by Diane Rush
I have the best editing assignment ever: I’m helping my dad write his memoir. You might think this job could be fraught with various issues, and you’d be right. Suggesting changes to a family member’s creative work can be a delicate endeavor. But obviously, both my dad and I have the same goal in mind, and with a lot of hard work and a bit of humor, we’re progressing just fine.
My dad begins his description of himself with “an old” and follows that with a noun that tells what his Parkinson’s and eighty-five-plus years are dishing out for the day. I explain, “No, Dad, you’re not in your older years, you’re in your wise years.” What a good time for a person to write his or her memoir. He’s easygoing and didn’t mind when I bought a copy of Memoir Writing for Dummies for us to read and told him not to take the title personally. My dad is a great writer and has always tried to stay up on the latest in the computer world.
My first lesson learned was that teaching Track Changes to someone who hasn’t used it before requires more training than I had given. I came to that conclusion when he somehow turned off Track Changes and made all the changes he wanted. Of course, I couldn’t see any of his revisions that way. He used that parental voice that says, “You can do anything you set your mind to” when he told me simply, “You can fix this.” I gained a new appreciation for the Compare function.
What worked best was for me to keep the full manuscript on my computer and for him to start a new blank Word document every day and type just that day’s work into it (he wrote about five hundred to a thousand words each day). Then he emailed me the work he did for the day, and I copied and pasted it into the master manuscript. Via speakerphone, I read the new work back to him out loud. We went over glaring issues together, and then I did the copyediting on my own. Following that same process every day for the past seven months, we came to the last line of the story and ended up with just under seventy thousand words.
High-tech as he is, my dad has a low-tech concept of what he thinks readers will do when they get to a word they don’t know. In my case, I had to wonder while working on his draft how a cog train works and what eosinophils are and who Lyle Hess is. I suggested he provide a brief explanation for words or phrases that might be unknown to the reader. He asked me, “Don’t people just look up words they don’t know?”
“They might if they’re on an e-reader,” I told him. With a little bit of convincing that it isn’t as common anymore for readers to look up new words in a dictionary, he started adding short explanations of troublesome terms.
Some of the best parts of working with him were reading my dad’s wisdom coming through in his stories, hearing his folksy expressions, and laughing at his antics, saying to him, “Dad, you didn’t really do that, did you?” Yes, he did, and to be a respected memoirist, he wrote only what was true. For the parts that taxed his memory, he asked other family members or explained in the text that the details as recounted might not be exact, but the message is correct, or we simply left that part out. We also added a note to readers at the beginning of the book saying that his memories are to the best of his recollection.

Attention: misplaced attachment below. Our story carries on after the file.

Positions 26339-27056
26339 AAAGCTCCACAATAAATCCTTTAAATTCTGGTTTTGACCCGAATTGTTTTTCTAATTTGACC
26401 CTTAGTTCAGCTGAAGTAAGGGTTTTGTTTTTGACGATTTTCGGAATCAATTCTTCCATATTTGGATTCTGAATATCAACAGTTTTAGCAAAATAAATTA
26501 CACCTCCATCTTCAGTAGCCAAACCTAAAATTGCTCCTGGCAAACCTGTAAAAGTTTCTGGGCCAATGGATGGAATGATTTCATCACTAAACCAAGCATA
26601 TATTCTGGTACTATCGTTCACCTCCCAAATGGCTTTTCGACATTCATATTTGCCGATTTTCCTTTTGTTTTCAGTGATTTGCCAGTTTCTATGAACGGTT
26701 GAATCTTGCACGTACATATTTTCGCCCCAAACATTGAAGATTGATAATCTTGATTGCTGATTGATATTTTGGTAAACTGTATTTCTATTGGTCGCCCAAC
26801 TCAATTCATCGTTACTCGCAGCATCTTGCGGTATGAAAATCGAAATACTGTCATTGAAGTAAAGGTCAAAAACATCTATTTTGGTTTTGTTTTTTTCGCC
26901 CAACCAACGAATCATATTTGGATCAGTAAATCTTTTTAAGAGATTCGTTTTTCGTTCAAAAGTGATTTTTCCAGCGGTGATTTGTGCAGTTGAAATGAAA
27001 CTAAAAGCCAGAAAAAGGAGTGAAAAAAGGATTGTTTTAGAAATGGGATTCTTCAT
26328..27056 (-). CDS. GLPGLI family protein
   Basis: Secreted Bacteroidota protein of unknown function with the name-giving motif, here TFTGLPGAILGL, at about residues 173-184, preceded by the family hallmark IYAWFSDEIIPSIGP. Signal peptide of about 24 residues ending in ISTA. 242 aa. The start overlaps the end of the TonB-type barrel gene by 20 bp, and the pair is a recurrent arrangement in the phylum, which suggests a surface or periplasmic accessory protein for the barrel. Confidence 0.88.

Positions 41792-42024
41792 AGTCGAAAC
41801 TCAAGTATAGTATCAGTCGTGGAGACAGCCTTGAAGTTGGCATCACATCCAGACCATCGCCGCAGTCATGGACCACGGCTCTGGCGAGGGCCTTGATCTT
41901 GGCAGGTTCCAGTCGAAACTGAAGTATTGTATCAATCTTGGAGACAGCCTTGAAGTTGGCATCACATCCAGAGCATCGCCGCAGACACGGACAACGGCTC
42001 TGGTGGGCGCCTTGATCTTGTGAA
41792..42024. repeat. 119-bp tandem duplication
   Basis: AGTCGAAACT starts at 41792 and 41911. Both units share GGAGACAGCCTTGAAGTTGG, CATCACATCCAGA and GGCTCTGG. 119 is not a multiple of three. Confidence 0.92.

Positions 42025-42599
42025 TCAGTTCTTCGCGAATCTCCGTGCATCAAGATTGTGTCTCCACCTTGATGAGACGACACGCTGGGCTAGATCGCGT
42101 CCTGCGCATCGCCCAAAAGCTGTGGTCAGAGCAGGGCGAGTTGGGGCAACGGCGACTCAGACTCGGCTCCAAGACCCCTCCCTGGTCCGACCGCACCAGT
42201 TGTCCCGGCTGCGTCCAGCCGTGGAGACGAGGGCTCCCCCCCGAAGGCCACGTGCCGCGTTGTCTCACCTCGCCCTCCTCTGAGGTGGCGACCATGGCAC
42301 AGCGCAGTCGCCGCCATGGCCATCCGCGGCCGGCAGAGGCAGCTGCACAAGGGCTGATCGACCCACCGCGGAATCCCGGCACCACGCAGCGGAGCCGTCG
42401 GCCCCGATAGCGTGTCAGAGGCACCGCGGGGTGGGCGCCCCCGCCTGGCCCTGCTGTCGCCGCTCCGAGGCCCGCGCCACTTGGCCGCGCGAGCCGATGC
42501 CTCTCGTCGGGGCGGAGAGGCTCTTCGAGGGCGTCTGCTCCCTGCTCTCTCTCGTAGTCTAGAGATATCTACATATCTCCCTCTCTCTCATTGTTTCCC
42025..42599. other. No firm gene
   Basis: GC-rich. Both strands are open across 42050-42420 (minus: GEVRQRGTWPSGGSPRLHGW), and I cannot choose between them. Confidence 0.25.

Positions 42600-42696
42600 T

A part of the process that was therapeutic for me was the retelling of a part of my life that I missed out on: the family’s yearlong sail through the Bahamas. In my, then, 18 years of wisdom, I told my parents, “Nope, I’m going to stay home and work.” It didn’t take too long to realize that I regretted that decision. Writing that part of the story together was almost as if I got to take the trip after all, and it was one of the most satisfying parts of working on the book.
One of the more difficult aspects of reading a parent’s life story is discovering parts of his or her life you haven’t heard before, the things you didn’t know were happening because you weren’t born yet or were too young. The flip side is that all the pieces finally come together to provide the full story.
We decided that when there were accounts that could be hurtful to the person mentioned, we would change the name of that person. We did that for a few people. We also added a line in the disclaimer at the beginning that said some of the identities had been changed to protect privacy. I believe it made it easier for my dad to write the difficult parts when made-up names were used, as if he were telling someone else’s story.
It was a bit rough for me when he was outlining the last chapter of the book: I didn’t want to hear that there would be a last chapter. I wanted to slow down the process, but he wanted to speed it up. He said he didn’t want to die before the book was finished. I joked that he better not do that, because if he did, I’d have to make up things to finish off the book.
Once we had the full manuscript completed, I gave him an expanded lesson in Track Changes. At that point, I knew he needed to go back through the manuscript on his own, at his own pace, and make the changes he wanted. As he said toward the end of that process, “Well, the good thing about all this writing and rewriting is I’m really figuring out this Word 16 stuff.” And indeed he did.
After more rounds than most copy editors would provide a “regular” client, we had a finished story. Off it went to the cover designer and formatter, and now we wait for the proofs to be ready.
Toward the end of our last proofreading round, before sending the manuscript off, my dad asked me whether we needed to make any more revisions. No, Dad, I thought. Don’t worry about revisions. You’ve led a great life . . . no revisions necessary.